However, such an explanation is not in accord with the known efficacy of natural selection to eliminate useless or wasteful processes. Another theory has photorespiration as a way to dissipate excess photons and electrons and thus protect the plants photosynthesizing system from excess light-induced damage (Niyogi, 2000). Since photorespiration is common to all C3 plants, independent of their preferred insolation environments, it is more plausible that photorespiration, being completely analogous to photosynthesis with respect to the dissipation of light into heat in the presence of water (by quenching of excited chlorophylls) and subsequent transpiration of water, is retained for its complimentary role in evapotranspiration and thus entropy production.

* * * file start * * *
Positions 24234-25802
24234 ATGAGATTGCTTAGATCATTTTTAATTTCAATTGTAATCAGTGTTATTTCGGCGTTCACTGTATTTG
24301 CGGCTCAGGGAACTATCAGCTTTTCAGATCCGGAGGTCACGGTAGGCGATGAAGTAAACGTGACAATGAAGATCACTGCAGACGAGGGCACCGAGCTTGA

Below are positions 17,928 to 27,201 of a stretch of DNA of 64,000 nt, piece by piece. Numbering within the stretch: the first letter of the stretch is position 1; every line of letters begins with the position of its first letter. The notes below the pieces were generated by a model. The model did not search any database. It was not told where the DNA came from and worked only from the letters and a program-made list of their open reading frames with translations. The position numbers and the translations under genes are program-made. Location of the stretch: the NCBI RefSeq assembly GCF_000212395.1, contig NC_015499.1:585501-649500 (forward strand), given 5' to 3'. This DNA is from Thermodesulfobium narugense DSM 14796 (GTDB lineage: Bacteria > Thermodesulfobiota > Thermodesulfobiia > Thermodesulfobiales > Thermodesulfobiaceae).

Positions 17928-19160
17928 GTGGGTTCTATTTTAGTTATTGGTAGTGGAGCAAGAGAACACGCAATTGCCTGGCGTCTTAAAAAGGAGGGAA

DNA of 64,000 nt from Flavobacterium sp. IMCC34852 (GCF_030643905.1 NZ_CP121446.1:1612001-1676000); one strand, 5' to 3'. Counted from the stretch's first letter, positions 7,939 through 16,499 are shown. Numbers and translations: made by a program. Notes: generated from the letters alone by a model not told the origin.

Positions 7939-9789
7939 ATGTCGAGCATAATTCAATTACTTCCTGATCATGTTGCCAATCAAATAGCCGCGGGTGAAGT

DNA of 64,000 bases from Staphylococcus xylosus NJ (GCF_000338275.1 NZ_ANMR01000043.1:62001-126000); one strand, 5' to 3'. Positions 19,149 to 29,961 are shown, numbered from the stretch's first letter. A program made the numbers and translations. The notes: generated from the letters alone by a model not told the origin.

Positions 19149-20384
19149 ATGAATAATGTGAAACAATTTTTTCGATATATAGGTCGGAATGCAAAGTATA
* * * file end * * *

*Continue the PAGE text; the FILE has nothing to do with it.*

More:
Plants not only evaporate water during sunlight hours, but also at night (Snyder et al., 2003). Common house plants evaporate up to 1/3 of the daily transpired water at night (Hernández Candía, 2009). Not all the stoma in C3 and C4 photosynthetic plants are closed at night and some water vapor also diffuses through the cuticle at night. A physiological benefit to the plant for night transpiration, if indeed one exists, remains unclear. It, of course, can have no relevance to cooling leaves for optimal photosynthetic rates. Explanations range from improving nutrient acquisition, recovery of water conductance from stressful daytime xylem cavitation events, and preventing excess leaf turgor when water potentials become large during the day (Snyder et al., 2003). However, night transpiration is less of an enigma if considered as a complement to the thermodynamic function of life to augment the entropy production of Earth through coupling with the water cycle. In this context, it is also relevant that chlorophyll has an anomalous absorption peak in the infrared between about 4,000 and 10,000 nm (Gates, 1980), just at the wavelengths at which the blackbody radiation of the Earth’s surface at 14 °C peaks.